As the economic recovery continues and there is additional clarity in the political and regulatory environment, we would anticipate that more of our business customers will begin to expand and grow their businesses. Sterling is extremely well positioned from capital and liquidity standpoint to take advantage of these future opportunities to serve our Texas markets. For the remainder of the year, we expect total loans to be flat to slightly down with modest growth coming in C&I including Energy, owner-occupied commercial real estate and our residential and consumer loan categories.

Our bankers will continue their aggressive customer calling program, actively perusing these types of relationships. We continue to grow our core deposits in the third quarter. Deposits excluding jumbo and brokered CDs were up $26 million during the quarter as compared to the second quarter of 2010 while non-interest-bearing deposits were down slightly on a period-end basis quarter-over-quarter they were up on an average basis by $27 million during the quarter. Year-over-year period-end deposits excluding jumbo and brokered CDs have increased by $244 million or 7.5%.

Additionally, due to a continued low interest rate environment we took the opportunity to reduce the interest rate on some of our higher cost deposits during the third quarter. We continue to evaluate our deposit pricing strategies, our record of prices to ensure that we are competitive yet adjusting for overall market conditions. If rates continue to move downward, we have the ability to re-price certain deposits lower if necessary to support our manager's margin.

Our overall cost of deposits for the third quarter was 62 basis points approximately 10 basis points lower than the second quarter of 2010. Our attractive deposit base continued to be one of the fundamental strengths of our franchise. Non-interest bearing deposits make up approximately 30% of our total deposit base and we'll continue to look for waste to maintain and grow these relationships.

During the third quarter, we put the finishing touches on our move to a more formalized line of business structure by creating two additional distinct lines of business; commercial real estate and commercial banking. Bankers in these two groups are organized like those in our other business lines such as international banking, private banking and energy lending. The CRE group focuses on all non-owner occupied commercial real estate relationships. And the commercial banking group focuses on serving the banking needs of smaller medium size businesses by providing working capital, equipment loans, owner occupied real estate financing and full array of treasury management solutions and deposit products. This move not only leverages our bankers' expertise for the benefit of our customers, it also puts our bankers in the best position to identify opportunities and manage risk at appropriate levels.

In addition to these two groups being more effective, they also more efficient. With this restructuring, we identified and eliminated several redundant positions which will save the bank approximately $3 million annually in salary and benefit expense. During the past year we have also consolidated several underperforming and/or overlapping branches which we estimated will give us additional hard cost savings of approximately $850,000 annually. We're also currently evaluating some of our longer-term brokered deposit relationships to determine the effect they continue to make strategic sense to maintain and disload interest rate environment which may last for an extended period of time.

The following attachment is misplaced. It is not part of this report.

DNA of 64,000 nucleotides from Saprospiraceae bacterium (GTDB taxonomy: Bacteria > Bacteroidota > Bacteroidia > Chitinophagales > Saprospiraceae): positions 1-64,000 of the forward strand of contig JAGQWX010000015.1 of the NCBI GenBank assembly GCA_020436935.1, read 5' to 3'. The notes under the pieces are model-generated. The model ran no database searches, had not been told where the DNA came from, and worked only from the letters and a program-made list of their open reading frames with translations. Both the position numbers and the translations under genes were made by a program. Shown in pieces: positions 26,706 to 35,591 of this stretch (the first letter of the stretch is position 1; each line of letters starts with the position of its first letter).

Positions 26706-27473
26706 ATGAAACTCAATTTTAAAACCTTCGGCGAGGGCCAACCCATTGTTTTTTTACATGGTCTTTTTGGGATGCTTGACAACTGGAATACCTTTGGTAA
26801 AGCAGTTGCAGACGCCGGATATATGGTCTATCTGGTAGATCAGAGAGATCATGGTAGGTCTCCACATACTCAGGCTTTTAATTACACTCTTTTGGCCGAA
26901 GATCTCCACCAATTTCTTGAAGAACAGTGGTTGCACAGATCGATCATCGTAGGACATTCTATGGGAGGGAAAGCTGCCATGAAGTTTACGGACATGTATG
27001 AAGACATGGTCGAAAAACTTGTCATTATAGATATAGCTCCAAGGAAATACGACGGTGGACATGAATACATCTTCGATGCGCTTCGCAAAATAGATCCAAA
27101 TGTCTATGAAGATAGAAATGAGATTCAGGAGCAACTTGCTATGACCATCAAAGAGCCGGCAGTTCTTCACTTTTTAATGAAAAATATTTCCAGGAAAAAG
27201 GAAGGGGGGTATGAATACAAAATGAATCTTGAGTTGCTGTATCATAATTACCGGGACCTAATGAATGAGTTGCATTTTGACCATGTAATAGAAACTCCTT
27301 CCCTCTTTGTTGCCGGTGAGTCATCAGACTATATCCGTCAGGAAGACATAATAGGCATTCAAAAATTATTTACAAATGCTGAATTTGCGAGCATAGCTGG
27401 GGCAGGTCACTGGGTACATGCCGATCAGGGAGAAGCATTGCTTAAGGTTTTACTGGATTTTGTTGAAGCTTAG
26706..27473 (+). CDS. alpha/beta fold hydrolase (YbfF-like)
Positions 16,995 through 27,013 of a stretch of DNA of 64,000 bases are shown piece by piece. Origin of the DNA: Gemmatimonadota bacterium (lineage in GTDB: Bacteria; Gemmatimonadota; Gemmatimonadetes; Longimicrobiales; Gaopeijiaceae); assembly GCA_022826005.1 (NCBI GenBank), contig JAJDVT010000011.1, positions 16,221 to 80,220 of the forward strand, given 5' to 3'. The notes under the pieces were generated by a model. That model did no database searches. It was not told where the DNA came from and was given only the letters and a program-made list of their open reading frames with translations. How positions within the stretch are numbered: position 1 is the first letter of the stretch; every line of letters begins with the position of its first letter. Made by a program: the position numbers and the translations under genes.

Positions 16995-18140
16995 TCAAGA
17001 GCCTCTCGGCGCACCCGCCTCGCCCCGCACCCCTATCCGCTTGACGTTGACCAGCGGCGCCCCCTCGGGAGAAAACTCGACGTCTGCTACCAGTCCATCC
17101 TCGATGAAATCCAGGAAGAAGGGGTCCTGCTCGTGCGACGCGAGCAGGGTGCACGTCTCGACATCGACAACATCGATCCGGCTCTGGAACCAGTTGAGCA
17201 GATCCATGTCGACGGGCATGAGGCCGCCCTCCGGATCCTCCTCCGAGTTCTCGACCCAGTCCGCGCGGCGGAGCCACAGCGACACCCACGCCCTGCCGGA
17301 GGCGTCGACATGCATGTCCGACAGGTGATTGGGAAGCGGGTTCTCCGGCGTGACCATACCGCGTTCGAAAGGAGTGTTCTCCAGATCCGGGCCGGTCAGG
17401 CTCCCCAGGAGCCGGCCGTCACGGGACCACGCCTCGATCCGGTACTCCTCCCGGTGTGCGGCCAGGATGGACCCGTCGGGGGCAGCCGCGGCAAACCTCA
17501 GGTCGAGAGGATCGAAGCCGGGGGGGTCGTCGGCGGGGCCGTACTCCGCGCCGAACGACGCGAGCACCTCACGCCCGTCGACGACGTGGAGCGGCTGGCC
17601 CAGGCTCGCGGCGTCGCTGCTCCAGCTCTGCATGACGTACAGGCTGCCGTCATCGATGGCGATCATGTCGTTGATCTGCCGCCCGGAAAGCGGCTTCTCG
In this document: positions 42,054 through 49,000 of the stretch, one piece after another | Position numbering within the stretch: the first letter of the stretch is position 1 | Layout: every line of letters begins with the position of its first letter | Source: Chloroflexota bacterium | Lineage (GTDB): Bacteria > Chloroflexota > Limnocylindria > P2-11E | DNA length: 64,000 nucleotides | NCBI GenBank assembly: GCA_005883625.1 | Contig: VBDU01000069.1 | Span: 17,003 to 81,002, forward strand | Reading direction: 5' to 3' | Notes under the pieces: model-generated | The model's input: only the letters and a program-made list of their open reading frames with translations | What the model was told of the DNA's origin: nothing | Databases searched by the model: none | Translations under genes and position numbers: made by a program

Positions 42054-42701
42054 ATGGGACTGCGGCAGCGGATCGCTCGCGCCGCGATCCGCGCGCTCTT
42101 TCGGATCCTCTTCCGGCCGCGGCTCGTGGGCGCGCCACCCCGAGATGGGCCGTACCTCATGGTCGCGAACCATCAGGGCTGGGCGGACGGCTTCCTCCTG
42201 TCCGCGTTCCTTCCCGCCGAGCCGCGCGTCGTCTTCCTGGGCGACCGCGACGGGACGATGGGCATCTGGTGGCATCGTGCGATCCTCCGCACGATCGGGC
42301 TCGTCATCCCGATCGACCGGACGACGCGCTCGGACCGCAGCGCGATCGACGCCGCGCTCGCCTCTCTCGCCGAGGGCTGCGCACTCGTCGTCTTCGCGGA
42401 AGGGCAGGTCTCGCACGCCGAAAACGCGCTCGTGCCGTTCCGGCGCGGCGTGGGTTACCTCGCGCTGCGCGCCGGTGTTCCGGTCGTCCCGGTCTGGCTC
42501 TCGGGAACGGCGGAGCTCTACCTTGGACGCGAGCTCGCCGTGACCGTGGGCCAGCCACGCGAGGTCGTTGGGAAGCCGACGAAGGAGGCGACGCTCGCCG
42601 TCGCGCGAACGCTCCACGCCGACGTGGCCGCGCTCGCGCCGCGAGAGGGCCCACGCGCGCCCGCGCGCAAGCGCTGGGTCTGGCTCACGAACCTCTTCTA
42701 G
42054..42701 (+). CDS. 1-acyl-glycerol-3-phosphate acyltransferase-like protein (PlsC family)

A reduction in these types of deposits which help to reduce non-interest expense through decreased deposit brokered fees. In addition to improving our productivity and efficiency, we'll continue to bring revenue generating experienced relationship bankers to our company from some our larger regional bank competitors.

From a macro perspective, the good news is, is that the economy is recovering both nationally and in Texas. The not-so great news is that the recovery is progressing at a somewhat slower pace than expected and it appears that there is still significant amount of uncertainty among consumers and businesses which seem to be a hindrance for economic growth.

Despite slower growth, Texas still continues to perform better than the nation. The labor market continues to be stronger in Texas with unemployment rates improving. Unemployment expanding faster the national the national pace. Additionally, our recovery energy industry is helped offset some weakness in construction and housing.

Despite a challenging environment we expect improved performance in 2011 due to the steps we are taking to decrease credit cost and lower non-interest expense. While we can't control interest rates and regulatory costs, we positioned Sterling to take advantage of future growth opportunities by enhancing our liquidity positions as evidence by our loan and deposit ratio of 72% and by building a strong capital base.

Sterling remains one of the best (inaudible) banks of most peers. At quarter end, our tangible tier 1 and total risk-based capital ratios were a strong 9.1%, 15.2% and 17.9% respectively.

I'll now turn the call over to Bob Smith, our Chief Credit Officer to discuss asset quality. Bob?